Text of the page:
Table 2. Effect of sowing rate on the biomass produced (t DM/ha) by safflower at a drier (RF) and wetter (PW) site in the Wimmera region of Victoria.

Sowing rate

Stem elongation

Early branching

Budding

Flowering

PM

(kg/ha)

RF

PW

RF

PW

RF

PW

RF

PW

RF

PW

9

0.07a

0.10a

0.29a

0.49a

4.23

6.22

6.76

17.2

6.27

16.9

17

0.16b

0.18b

0.47ab

0.94b

5.65

6.39

8.48

18.5

8.03

17.9

26

0.18b

0.24c

0.66bc

1.39c

5.91

7.33

7.87

17.5

7.02

17.2

35

0.23b

0.39d

0.76c

1.59c

6.28

7.58

7.51

17.7

6.98

17.2

Mean

0.16

0.23

0.55

1.10

5.52

6.87

7.66

17.8

7.08

17.3

LSD (5%)

0.08*

0.06***

0.20**

0.26***

n.s.(P=0.08)

n.s.(P=0.08)

n.s.(P=0.34)

n.s.(P=0.87)

n.s.(P=0.12)

n.s.(P=0.75)

CV%

27.8

15.7

21.0

13.6

17.1

10.2

16.5

13.3

12.0

7.5

a,b,c means with the same superscript are not significantly different at P=0.05, ***P<0.001, **P<0.01, *P<0.05, n.s. denotes not significant at P=0.05.

The 9 and 17 kg/ha sowing rates produced similar seed yields at RF, but yields steadily declined with further increases in sowing rate at this site (Table 3). In contrast, sowing rate had no significant effect on seed yield at PW where all treatments produced seed yields that were six (9 kg/ha) to twelve (35 kg/ha) times higher (P<0.001), than at RF. With no significant differences in maturity biomass between treatments at RF, but substantial differences in seed yield, HIs progressively decreased (P<0.001) from 0.10 to 0.05 as sowing rate increased between 9 and 35 kg/ha. The HI of all treatments was significantly higher (P<0.001) at PW and although there were small differences (P<0.05) between some sowing rates, here the range for all treatments was only 0.22 (35 kg/ha) to 0.25 (9 kg/ha).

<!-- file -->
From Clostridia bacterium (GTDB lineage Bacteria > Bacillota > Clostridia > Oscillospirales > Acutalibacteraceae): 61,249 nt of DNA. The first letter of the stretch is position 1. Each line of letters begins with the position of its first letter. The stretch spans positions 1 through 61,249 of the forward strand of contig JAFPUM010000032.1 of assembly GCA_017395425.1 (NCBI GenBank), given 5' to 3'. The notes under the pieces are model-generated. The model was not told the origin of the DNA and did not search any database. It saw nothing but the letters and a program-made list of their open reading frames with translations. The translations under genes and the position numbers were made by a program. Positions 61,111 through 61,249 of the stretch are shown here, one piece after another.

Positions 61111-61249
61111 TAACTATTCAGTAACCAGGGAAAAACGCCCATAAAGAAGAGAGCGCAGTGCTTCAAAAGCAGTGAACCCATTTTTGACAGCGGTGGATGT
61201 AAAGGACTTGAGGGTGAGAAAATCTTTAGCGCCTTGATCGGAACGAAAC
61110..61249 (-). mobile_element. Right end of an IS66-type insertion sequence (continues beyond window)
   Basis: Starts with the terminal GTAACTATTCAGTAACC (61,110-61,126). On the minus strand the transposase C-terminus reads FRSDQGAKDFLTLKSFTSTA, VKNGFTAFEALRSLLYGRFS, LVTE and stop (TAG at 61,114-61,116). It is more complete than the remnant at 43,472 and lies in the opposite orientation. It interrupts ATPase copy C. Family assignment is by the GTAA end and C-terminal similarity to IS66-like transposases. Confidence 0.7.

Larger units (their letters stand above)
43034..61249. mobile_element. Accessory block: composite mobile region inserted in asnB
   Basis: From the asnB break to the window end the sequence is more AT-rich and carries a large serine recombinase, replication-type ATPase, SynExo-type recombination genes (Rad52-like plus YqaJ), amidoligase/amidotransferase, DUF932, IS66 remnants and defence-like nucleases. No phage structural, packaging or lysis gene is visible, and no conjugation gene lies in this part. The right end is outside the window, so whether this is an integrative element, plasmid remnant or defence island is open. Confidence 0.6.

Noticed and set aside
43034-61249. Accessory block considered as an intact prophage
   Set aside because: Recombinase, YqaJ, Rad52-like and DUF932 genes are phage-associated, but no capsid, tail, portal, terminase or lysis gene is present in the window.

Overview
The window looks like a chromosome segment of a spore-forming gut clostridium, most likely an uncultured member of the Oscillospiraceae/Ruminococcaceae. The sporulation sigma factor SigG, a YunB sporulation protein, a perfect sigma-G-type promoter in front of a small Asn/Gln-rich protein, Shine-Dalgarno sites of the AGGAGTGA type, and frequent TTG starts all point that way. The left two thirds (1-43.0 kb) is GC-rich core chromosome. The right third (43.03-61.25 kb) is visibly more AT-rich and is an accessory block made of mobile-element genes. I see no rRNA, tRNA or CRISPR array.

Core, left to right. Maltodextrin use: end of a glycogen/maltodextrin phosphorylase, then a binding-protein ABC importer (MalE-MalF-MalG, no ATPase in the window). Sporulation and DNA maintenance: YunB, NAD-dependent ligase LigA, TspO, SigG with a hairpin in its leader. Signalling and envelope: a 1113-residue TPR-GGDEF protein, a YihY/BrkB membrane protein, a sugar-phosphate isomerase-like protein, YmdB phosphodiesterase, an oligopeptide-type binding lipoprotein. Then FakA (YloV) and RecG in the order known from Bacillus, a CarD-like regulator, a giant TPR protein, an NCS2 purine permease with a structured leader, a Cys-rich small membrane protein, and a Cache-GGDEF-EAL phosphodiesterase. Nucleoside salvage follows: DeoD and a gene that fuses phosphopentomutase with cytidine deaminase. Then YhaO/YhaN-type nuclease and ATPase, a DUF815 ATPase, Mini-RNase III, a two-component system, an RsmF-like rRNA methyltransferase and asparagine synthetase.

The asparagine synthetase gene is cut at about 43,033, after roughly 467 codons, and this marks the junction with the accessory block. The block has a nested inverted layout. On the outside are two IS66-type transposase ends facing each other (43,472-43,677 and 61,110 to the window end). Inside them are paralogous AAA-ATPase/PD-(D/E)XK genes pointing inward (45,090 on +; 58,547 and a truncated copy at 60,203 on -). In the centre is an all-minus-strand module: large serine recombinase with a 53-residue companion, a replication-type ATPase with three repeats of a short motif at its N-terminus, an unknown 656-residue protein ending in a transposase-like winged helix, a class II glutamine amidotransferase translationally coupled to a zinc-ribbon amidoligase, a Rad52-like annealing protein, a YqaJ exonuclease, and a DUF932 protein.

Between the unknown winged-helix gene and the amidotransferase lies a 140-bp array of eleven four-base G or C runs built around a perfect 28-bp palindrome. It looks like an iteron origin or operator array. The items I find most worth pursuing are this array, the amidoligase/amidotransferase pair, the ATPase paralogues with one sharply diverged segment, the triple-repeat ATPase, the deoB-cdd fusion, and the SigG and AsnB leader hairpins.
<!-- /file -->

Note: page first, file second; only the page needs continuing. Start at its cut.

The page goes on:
Table 3. Effect of sowing rate on the seed yield, oil content and yield components of safflower at a drier (RF) and wetter (PW) site in the Wimmera region of Victoria.